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Power of Youth—how young people have impacted our hospitals

05 June 2019

Today we are celebrating #powerofyouth as part of National Volunteers Week 2019. In this blog, Katie Thomson, our Youth Volunteering Manager, comments on the integration of youth volunteers at West Middlesex University Hospital, and the plans for the Chelsea and Westminster Hospital Summer Programme 2019.

Today we are celebrating the #powerofyouth as part of National Volunteers Week 2019. In this blog, Katie Thomson, our Youth Volunteering Manager,  comments on the integration of youth volunteers at West Middlesex University Hospital, and the plans for the Chelsea and Westminster Hospital Summer Programme 2019.

Young people aren’t just the leaders of tomorrow. They have the energy, skills and ideas to change society and the environment for the better today. We also invite you to support the #iwill campaign.

My last year leading youth volunteering at Chelsea and Westminster Hospital NHS Foundation Trust can be pretty much summed up as:

  • 1 youth volunteering manager 
  • 1 clinical imaging department 
  • 2 surgical wards
  • 5 care of older people wards 
  • 11 training events 
  • 15 schools 
  • 56 active young people
  • 1,202 hours of volunteering
  • Endless cups of tea... 

With the support of our hospital charity CW+, I launched a programme focusing on the creation of meaningful volunteering opportunities for young people aged 16-25 years old. What I hadn’t anticipated were the lessons they have taught me and the staff at our hospital.

Why should hospitals recruit young people to volunteer in patient facing roles? What can they contribute that an adult couldn’t? 

These are valid questions which have been nuanced in less direct questions both from internal and external staff. I always reply with ‘a little trust’ and some time and enthusiasm to welcome young people into your staff team. Overall it isn’t much to ask! In return you will see local young people who are enthusiastic, willing to learn and have new innovative ideas. They can make a difference right here and now to your patients, while also developing skills for 21st Century employment. 

I was fortunate enough to run a quality improvement pilot project to increase patient experience through a gynaecology ambulatory care pathway. During a hysteroscopy a woman can encounter many clinical and non-clinical professionals – recruiting a youth volunteer to be a part of her pathway provided one consistent person. 86% of patients reported that having a volunteer present was ‘very useful’ with one woman expressing direct thanks to the volunteer for ‘holding my hand.’ This volunteer not only fulfilled her role, she went above and beyond suggesting small changes which could be made to the pathway to ensure the patient had the best experience during what can be an uncomfortable procedure.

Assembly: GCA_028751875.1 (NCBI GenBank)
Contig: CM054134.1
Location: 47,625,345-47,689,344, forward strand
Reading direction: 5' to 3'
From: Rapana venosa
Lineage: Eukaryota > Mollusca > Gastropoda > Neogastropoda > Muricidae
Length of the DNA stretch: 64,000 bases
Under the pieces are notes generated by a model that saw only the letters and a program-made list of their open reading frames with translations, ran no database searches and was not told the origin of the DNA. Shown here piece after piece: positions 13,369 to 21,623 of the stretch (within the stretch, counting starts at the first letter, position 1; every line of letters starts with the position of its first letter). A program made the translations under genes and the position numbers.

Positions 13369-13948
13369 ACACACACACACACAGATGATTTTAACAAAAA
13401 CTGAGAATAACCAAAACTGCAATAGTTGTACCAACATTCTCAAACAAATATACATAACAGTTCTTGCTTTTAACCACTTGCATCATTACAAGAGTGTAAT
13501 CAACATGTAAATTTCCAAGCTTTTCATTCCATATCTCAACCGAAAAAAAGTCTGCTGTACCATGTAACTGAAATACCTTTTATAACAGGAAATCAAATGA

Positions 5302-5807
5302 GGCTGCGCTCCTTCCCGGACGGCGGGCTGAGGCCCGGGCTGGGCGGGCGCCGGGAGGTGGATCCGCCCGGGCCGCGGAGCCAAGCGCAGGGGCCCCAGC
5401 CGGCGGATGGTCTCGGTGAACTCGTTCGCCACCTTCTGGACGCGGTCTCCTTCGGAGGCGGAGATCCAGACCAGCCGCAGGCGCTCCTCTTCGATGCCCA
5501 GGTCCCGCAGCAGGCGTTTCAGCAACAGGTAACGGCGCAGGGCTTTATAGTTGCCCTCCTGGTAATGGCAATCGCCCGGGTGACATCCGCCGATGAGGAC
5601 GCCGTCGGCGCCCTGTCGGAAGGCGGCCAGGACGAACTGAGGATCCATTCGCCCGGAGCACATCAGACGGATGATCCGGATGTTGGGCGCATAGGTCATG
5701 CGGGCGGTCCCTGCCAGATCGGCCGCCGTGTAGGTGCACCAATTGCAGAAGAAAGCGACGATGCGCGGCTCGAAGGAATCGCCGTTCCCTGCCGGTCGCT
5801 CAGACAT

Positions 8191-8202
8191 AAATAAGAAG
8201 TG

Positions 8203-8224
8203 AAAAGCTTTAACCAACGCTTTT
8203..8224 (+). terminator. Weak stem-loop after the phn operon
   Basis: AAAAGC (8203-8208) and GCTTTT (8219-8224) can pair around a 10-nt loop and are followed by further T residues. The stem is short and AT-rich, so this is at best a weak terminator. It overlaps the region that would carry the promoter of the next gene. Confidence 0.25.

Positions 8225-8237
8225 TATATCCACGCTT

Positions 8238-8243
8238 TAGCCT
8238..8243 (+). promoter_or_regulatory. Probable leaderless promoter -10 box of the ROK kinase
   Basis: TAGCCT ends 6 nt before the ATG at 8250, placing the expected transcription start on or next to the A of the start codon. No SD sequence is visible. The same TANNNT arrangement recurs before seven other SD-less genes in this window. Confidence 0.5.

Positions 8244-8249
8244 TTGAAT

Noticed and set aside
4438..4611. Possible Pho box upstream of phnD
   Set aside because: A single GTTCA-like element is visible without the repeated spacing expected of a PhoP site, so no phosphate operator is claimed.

Salma is an absolute credit to herself, but always fully contributes to and embodies what youth social action means—taking action on a topic you are passionate about, while concurrently developing your own skills and widening your experiences.  

Co-creating youth social action opportunities

‘[I] want to go against the stereotype that teenagers are scary and have nothing to contribute…. [I will] take this opportunity to bring a bit of carefree life into the hospital. [I] don’t have to worry about mortgages, a job, and the general stresses of life just yet and [I] think it is nice to remind adults about that.’ 

I was on the verge of crying with joy when a I recently interviewed a young woman who expressed why she wanted to join my summer programme. Again, her words showed her commitment to changing the here and now, challenging stereotypes and taking the opportunity to make a real difference.

I am incredibly lucky to work alongside and co-design volunteering opportunities within the Trust—creating space where young people often challenge my own views, thoughts and feelings. My next ambition is to create Chelsea and Westminster Hospital NHS Foundation Trust ambassadors to extend the reach wider and younger encouraging individuals who ‘don’t think volunteering is for them’ to come and try. Give it a go. See the change. Be the change.

I firmly believe we all have something to contribute. But sometimes it takes some of us a little longer to realise what that is and how we can express it. Let’s continue to celebrate, take little risks, and be creative in our approach to ensure young people not only shape the future. They can, and should, shape the here and now.

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